Archive for Misc.
Scotland Forever? Or Hail Britannia?
I’m kinda tired. Think I’ll go to bed now. Somebody thread the Friday opening for me.
Paul Krugman this morning writes about “the inflation cult,” doomsaying pundits and supposed economic experts who, economic rain or shine, predict that a steep rise in inflation is coming anytime now and, quite reliably, get it wrong time after time.
Part of that appeal is clearly political; there’s a reason why Mr. Santelli yells about both inflation and how President Obama is giving money away to “losers,” why Mr. Ryan warns about both a debased currency and a government that redistributes from “makers” to “takers.” Inflation cultists almost always link the Fed’s policies to complaints about government spending. They’re completely wrong about the details — no, the Fed isn’t printing money to cover the budget deficit — but it’s true that governments whose debt is denominated in a currency they can issue have more fiscal flexibility, and hence more ability to maintain aid to those in need, than governments that don’t.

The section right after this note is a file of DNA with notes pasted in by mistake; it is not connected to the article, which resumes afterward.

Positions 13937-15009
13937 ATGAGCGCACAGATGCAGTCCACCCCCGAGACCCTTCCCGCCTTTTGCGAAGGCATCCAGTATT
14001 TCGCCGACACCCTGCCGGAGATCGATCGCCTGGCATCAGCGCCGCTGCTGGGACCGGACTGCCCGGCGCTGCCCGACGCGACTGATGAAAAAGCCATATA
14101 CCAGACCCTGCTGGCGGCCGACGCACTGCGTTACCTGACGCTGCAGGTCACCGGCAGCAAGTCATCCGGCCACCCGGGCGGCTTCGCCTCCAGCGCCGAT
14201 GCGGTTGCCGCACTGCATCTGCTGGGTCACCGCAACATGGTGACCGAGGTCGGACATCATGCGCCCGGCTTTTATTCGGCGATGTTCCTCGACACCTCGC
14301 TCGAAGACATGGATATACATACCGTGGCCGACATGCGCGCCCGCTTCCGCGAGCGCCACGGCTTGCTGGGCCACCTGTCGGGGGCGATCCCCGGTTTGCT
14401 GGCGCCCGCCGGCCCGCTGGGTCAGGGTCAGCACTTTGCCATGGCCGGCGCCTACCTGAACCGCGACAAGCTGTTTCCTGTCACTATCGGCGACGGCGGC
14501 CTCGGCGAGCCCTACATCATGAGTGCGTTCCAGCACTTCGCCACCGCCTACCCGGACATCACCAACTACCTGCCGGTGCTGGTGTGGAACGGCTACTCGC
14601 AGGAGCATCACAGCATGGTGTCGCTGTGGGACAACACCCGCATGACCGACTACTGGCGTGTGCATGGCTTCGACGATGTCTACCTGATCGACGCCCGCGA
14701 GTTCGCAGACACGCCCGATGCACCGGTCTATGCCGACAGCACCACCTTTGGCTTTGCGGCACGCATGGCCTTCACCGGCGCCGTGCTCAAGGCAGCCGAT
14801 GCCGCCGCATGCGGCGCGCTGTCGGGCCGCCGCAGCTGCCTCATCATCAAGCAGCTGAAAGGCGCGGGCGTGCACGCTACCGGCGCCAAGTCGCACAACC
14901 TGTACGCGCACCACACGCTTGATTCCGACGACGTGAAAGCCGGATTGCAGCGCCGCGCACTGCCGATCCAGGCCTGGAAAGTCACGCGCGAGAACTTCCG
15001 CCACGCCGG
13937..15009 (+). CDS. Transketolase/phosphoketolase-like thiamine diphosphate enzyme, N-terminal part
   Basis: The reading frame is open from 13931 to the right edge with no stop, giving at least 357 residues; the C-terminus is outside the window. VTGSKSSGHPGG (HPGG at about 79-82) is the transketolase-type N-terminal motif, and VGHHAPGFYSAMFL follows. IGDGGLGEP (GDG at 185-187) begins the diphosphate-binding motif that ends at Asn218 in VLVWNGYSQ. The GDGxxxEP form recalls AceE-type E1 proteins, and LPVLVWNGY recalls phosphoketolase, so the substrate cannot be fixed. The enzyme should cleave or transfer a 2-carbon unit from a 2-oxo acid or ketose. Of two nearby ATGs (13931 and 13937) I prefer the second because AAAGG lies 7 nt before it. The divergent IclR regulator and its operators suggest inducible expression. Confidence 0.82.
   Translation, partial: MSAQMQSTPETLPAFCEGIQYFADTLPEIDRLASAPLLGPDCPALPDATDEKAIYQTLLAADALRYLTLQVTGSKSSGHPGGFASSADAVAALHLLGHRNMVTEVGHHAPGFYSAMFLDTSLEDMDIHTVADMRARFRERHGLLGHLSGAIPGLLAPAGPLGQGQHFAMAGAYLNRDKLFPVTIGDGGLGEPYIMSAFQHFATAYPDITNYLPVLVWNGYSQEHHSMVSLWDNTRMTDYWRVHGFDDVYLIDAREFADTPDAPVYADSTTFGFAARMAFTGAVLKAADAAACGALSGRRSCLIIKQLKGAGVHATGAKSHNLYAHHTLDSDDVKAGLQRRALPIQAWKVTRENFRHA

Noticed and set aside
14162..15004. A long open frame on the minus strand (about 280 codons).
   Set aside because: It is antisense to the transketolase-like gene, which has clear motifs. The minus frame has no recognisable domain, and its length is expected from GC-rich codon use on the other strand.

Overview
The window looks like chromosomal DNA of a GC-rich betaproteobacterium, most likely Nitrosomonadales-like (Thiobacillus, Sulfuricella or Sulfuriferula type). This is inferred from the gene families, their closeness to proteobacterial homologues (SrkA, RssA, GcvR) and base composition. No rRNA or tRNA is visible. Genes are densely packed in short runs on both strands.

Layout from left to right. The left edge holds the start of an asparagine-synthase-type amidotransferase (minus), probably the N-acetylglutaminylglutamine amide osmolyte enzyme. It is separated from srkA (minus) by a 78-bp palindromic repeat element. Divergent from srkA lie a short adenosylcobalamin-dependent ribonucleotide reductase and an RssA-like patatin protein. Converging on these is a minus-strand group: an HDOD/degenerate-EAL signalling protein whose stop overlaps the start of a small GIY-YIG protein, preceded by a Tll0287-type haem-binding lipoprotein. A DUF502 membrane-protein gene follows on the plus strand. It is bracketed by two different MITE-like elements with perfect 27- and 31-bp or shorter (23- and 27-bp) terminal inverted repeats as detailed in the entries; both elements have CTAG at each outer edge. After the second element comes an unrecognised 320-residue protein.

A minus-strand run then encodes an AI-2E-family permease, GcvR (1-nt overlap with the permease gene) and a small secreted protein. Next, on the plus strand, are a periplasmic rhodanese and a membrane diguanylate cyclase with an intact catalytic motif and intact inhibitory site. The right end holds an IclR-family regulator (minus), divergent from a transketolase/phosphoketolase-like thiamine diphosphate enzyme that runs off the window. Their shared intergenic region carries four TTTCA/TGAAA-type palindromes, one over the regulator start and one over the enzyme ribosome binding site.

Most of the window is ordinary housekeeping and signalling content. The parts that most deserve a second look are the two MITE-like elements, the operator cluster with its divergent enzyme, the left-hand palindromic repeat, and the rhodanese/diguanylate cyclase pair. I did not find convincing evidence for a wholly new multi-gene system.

And anger against “takers” — anger that is very much tied up with ethnic and cultural divisions — runs deep. Many people, therefore, feel an affinity with those who rant about looming inflation; Mr. Santelli is their kind of guy. In an important sense, I’d argue, the persistence of the inflation cult is an example of the “affinity fraud” crucial to many swindles, in which investors trust a con man because he seems to be part of their tribe. In this case, the con men may be conning themselves as well as their followers, but that hardly matters.
This tribal interpretation of the inflation cult helps explain the sheer rage you encounter when pointing out that the promised hyperinflation is nowhere to be seen. It’s comparable to the reaction you get when pointing out that Obamacare seems to be working, and probably has the same roots.